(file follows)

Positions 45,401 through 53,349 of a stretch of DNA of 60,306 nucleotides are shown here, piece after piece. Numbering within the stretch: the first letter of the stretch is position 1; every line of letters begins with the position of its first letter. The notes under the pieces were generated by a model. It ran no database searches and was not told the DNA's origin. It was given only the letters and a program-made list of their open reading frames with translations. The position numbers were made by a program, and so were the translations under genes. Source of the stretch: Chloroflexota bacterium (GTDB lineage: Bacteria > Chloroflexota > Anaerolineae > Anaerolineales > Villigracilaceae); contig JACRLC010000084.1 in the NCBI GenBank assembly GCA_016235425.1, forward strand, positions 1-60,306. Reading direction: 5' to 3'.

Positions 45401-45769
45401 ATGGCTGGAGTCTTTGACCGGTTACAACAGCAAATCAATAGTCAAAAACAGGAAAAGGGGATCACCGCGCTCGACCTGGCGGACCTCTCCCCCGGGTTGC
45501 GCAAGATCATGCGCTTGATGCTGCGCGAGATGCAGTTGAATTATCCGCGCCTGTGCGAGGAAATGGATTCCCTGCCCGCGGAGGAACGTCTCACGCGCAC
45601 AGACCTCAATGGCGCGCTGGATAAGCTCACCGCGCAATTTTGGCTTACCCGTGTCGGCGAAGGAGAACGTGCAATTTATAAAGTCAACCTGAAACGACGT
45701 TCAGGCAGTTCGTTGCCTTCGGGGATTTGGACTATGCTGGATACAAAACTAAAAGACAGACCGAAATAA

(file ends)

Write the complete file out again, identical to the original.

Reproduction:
Positions 45,401 through 53,349 of a stretch of DNA of 60,306 nucleotides are shown here, piece after piece. Numbering within the stretch: the first letter of the stretch is position 1; every line of letters begins with the position of its first letter. The notes under the pieces were generated by a model. It ran no database searches and was not told the DNA's origin. It was given only the letters and a program-made list of their open reading frames with translations. The position numbers were made by a program, and so were the translations under genes. Source of the stretch: Chloroflexota bacterium (GTDB lineage: Bacteria > Chloroflexota > Anaerolineae > Anaerolineales > Villigracilaceae); contig JACRLC010000084.1 in the NCBI GenBank assembly GCA_016235425.1, forward strand, positions 1-60,306. Reading direction: 5' to 3'.

Positions 45401-45769
45401 ATGGCTGGAGTCTTTGACCGGTTACAACAGCAAATCAATAGTCAAAAACAGGAAAAGGGGATCACCGCGCTCGACCTGGCGGACCTCTCCCCCGGGTTGC
45501 GCAAGATCATGCGCTTGATGCTGCGCGAGATGCAGTTGAATTATCCGCGCCTGTGCGAGGAAATGGATTCCCTGCCCGCGGAGGAACGTCTCACGCGCAC
45601 AGACCTCAATGGCGCGCTGGATAAGCTCACCGCGCAATTTTGGCTTACCCGTGTCGGCGAAGGAGAACGTGCAATTTATAAAGTCAACCTGAAACGACGT
45701 TCAGGCAGTTCGTTGCCTTCGGGGATTTGGACTATGCTGGATACAAAACTAAAAGACAGACCGAAATAA